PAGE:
Here’s what works for me:

Firstly: I schedule daily Meditation Breaks.  (If you are new to meditating, check out this article.)  I meditate, or sit quietly, for five minutes before every yoga class I teach.  Most people aren’t afforded the luxury of being in a yoga studio three times a day, so my suggestion is that you schedule (literally: put it on your outlook calender) your daily 5 minutes of sitting still and breathing.  When five mindful minutes is a non-negotiable part of your schedule, you are more likely to stick to your routine.

Secondly: I use my iPhone as tool for mindfulness.  


Every day, my phone reminds me to take a big breath.  It reminds me that my self-worth is not contingent on how much I work. And it reminds me to take note of the many blessings in my own life. (Find out why you should  write down your blessings.)  I schedule into my day short reminders that I am blessed to be alive.  I got the idea from Max Strom’s book There is No App for Happiness.  He writes:

“Many people schedule every part of their day–except its most important parts– time to cultivate their deepest beliefs and convictions.  Schedule time that inspires you to do more with your lifespan.”  -m. strom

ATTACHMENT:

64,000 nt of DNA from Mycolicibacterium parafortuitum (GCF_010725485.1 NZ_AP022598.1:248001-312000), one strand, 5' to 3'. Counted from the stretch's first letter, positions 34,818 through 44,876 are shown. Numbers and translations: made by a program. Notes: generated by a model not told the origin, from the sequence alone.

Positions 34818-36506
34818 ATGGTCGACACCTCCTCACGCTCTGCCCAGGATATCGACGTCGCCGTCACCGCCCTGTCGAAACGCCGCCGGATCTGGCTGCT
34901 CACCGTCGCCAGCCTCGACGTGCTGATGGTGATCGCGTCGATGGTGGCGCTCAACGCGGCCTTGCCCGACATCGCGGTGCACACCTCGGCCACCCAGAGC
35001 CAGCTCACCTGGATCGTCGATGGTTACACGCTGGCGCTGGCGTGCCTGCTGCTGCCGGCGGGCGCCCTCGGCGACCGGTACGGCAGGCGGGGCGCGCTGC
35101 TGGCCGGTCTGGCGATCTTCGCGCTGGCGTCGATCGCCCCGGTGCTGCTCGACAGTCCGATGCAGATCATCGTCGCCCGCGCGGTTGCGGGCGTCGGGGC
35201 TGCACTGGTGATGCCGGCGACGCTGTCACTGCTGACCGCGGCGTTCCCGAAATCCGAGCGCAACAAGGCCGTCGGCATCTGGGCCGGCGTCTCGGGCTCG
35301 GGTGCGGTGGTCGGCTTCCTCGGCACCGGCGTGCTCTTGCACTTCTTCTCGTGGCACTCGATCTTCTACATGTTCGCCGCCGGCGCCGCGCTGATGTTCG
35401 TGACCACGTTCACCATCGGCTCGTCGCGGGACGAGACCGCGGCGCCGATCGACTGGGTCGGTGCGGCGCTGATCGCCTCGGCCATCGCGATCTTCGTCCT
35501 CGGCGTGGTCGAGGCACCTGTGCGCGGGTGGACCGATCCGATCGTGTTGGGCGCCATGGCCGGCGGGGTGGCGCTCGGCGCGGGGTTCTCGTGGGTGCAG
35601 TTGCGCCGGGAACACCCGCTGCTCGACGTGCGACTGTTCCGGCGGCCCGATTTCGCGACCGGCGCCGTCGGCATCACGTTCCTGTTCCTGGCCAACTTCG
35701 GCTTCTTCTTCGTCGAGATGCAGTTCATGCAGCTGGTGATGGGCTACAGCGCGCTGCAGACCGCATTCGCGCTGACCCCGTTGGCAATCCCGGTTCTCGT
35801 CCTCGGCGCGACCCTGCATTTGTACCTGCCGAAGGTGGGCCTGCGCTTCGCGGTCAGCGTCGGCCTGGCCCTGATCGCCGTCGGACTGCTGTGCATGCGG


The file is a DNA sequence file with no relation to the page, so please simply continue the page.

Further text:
I also organize my apps so that I’m not unconsciously wasting time.

time wastersMy Ironman laughs when he sees this heading for my app collection of Time Wasters, but I’m totally serious about it.  If you are going to spend idle time on social media, be conscious that you are doing it.  Don’t be that person who checks her Facebook 53 times a day and then complains that she doesn’t have time to take a walk and smell the roses.  Increase the quality of your time and your time increases.  Be conscious about how you spend your time.

Thirdly: I’m diligent about Airplane Mode.  Since I realized my morning alarm would still sound even if my phone is on Airplane Mode (yea… I’m not the most ‘tech saavy’ person you know…) my phone goes on Airplane mode the moment I walk in my front door after my evening yoga classes.  Why is this important?  I shouldn’t be checking my work e-mail at 9:00 pm!  My time is my time.  Blue light from electronics disrupts sleeping habits, so e-mails and texts can wait until the next morning.  Airplane mode.  It’s a seriously great habit.

you have timeI’m still negotiating an appropriate balance between ‘work time’ and ‘life time.’  But these three practices have been instrumental in alleviating my anxiety over ‘not doing enough’ or ‘not having enough time.’  They’ve also been instrumental in cultivating quality time with the people I love.  These people deserve my time and attention.  I still have many things to do.  I still work two jobs and teach 17 classes a week.  But, when my to-do list gets overwhelming, I take a short walk outside and find something beautiful to marvel. And I remind myself that there are really only three things I need to do today: eat, sleep, and smile.  When it’s put that simply, it’s easy to believe:  you have time.  

How do you find balance in your life?  What practices happen in your home that help your family find more time to be together? I’d love to hear from you.

Happy Time-Saving.